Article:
The Delta variant leaves children vulnerable to Covid-19. Here’s how to protect your children

As the more contagious Delta variant of the coronavirus sweeps across the United States, doctors are concerned it could create another spike in Covid-19 cases in the fall, especially in areas where vaccination levels are low.

While many Americans have taken the opportunity to get vaccinated against the coronavirus, children younger than 12 are still unable to receive the vaccine.

Unvaccinated people — including children — are more vulnerable because it is more transmissible, said CNN Medical Analyst Dr. Leana Wen, an emergency physician and visiting professor of health policy and management at the George Washington University Milken Institute School of Public Health. She’s also the author the forthcoming book “Lifelines: A Doctor’s Journey in the Fight for Public Health” and the parent of two young children.

“I’m concerned about the Delta variant,” US Surgeon General Dr. Vivek Murthy told CNN Wednesday. “I am worried that what we are seeing in terms of a plateauing of cases nationally but also an increase in cases in many small sections of the United States, that is, in fact, being driven by the Delta variant.”

Parents have the freedom to decide how they want to protect their children, Wen said, but there are some strategies to lower their children’s risk of contracting the Delta variant.

CNN: How is the Delta variant different from the original strain of Covid-19?

Dr. Leana Wen: There are three things that we should assess when looking at new variants. The first is transmissibility. The Delta variant is about 60% more transmissible than the Alpha variant, which was the one that was already more contagious than the existing wild-type variants that were in the US. Unvaccinated people are even more likely to get infected with the Delta variant than any of the other variants we’ve seen thus far during the pandemic.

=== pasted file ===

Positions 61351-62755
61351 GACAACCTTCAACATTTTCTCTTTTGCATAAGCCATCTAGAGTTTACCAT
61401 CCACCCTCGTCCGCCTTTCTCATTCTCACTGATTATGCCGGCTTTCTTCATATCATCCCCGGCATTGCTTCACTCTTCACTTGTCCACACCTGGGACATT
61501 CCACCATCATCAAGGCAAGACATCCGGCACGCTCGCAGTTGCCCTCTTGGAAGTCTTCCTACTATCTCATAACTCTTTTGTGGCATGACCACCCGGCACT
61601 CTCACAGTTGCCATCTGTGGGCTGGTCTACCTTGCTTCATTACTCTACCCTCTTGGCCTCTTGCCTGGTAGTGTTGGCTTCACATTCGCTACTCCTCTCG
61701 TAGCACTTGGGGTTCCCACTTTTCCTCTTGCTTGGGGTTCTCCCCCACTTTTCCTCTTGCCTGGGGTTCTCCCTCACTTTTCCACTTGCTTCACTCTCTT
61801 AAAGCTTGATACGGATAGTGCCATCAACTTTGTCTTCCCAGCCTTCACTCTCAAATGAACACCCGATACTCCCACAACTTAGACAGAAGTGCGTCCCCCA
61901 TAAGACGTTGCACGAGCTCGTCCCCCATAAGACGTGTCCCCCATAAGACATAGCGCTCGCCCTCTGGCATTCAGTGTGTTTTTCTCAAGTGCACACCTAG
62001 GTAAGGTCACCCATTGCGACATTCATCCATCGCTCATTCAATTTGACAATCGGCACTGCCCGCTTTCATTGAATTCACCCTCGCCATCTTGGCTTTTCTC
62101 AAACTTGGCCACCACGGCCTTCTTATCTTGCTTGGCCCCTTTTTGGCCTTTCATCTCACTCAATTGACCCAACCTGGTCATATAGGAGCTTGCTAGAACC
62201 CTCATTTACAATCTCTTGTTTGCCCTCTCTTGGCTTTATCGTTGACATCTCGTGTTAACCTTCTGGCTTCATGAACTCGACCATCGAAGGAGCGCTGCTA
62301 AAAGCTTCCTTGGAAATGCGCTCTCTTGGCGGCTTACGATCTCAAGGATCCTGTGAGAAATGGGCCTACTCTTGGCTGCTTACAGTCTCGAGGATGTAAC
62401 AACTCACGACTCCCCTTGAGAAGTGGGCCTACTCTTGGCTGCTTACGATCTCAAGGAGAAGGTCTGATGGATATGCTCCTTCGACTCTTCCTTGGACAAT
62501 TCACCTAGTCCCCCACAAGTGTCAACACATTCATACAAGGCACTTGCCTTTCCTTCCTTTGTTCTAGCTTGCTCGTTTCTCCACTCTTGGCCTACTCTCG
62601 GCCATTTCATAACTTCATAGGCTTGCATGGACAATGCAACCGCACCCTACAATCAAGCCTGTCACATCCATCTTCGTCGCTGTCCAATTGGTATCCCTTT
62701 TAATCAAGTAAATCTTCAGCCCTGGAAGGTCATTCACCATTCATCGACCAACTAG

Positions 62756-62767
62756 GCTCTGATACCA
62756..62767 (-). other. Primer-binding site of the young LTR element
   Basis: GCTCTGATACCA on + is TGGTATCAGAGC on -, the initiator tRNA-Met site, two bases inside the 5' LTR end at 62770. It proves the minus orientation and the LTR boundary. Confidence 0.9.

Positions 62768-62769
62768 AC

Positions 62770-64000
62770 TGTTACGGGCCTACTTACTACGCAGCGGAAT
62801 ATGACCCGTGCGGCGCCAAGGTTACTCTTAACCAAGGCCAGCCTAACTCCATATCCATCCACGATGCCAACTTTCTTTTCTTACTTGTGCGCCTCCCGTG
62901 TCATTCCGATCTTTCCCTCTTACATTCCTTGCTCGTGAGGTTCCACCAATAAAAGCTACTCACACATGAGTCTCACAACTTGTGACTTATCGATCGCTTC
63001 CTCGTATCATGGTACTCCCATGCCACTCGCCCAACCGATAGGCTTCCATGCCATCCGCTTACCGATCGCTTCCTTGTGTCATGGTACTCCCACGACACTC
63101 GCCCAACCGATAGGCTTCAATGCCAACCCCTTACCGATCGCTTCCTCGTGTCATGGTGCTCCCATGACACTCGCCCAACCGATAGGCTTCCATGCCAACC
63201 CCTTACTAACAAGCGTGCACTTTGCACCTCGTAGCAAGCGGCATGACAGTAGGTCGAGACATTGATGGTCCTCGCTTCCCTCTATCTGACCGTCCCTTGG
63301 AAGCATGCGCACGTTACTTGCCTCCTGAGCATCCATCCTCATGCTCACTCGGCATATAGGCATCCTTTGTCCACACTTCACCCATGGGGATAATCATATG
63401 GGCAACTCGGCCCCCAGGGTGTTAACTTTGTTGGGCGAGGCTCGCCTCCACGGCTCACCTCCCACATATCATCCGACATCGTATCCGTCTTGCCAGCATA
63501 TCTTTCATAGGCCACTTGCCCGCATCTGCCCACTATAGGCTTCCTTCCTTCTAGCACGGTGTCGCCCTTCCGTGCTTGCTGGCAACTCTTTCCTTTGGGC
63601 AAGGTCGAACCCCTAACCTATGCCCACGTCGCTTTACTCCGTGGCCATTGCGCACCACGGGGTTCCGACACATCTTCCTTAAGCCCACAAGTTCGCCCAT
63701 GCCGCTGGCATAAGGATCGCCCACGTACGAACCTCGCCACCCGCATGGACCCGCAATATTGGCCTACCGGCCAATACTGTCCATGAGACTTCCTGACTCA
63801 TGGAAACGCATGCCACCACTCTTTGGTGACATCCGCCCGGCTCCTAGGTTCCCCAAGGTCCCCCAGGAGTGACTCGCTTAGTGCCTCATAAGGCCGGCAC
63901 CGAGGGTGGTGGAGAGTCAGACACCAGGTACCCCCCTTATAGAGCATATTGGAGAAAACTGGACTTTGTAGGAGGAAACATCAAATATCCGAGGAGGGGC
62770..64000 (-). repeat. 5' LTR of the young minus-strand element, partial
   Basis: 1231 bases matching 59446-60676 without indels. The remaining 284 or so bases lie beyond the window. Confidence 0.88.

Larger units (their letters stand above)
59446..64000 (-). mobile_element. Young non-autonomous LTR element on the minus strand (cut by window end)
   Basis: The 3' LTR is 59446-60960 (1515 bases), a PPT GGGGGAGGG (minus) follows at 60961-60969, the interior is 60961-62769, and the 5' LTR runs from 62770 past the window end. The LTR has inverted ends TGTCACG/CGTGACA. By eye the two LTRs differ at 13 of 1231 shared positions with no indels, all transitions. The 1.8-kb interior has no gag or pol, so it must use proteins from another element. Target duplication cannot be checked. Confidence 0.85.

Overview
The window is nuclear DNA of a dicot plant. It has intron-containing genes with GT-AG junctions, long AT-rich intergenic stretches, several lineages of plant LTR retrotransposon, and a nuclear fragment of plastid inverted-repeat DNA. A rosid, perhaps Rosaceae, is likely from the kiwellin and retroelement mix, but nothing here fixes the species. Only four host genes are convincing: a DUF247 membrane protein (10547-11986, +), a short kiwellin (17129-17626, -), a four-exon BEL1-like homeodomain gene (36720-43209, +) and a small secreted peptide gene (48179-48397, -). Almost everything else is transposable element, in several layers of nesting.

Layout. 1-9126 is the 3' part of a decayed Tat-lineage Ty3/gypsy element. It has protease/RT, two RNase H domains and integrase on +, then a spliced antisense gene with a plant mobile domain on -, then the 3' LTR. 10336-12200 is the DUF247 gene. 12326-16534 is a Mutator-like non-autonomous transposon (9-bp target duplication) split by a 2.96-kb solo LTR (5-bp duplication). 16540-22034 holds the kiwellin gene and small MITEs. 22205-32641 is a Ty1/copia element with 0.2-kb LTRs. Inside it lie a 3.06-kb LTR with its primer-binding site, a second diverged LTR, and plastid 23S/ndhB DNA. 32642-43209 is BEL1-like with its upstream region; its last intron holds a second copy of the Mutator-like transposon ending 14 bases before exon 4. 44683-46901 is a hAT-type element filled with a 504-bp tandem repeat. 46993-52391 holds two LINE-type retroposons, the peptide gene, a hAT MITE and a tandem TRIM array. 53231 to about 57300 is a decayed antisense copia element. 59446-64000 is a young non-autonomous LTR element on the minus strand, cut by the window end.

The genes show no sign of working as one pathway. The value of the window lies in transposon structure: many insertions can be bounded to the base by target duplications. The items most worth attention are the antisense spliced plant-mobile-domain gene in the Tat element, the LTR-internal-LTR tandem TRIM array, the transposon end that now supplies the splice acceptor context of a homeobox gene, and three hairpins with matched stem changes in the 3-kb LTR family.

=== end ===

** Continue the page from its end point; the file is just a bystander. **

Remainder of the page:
The second consideration is virulence. There is some UK data that suggests that people who are infected with the Delta variant are more likely to be hospitalized and to experience severe illness.

The third is about whether the vaccines we have will provide immune protection against the Delta variant. It does appear that the vaccines we have do work against the Delta variant. They appear to be less effective against Delta than they were against Alpha and other previously dominant variants.

CNN: Children younger than 12 in the US are not eligible for Covid-19 vaccines yet. How careful do parents need to be?

Wen: This is something I think a lot about as a parent of two young children, ages 1 and almost 4, and why I have been very concerned about the lifting of indoor mask mandates. I’m not concerned about my children or other unvaccinated children who are around fully vaccinated people, but I’m very concerned about unvaccinated people being around others who are also unvaccinated — whether they’re children or adults.

Because the Delta variant is so much more contagious, there is no room for error. If there is somebody who is infected who is unvaccinated and there are other unvaccinated people around, there is a higher likelihood that those unvaccinated people are going to contract Covid-19 — and that includes children. I would continue to urge unvaccinated people to behave as if there is high risk to them because the pandemic is not over for those who are unvaccinated.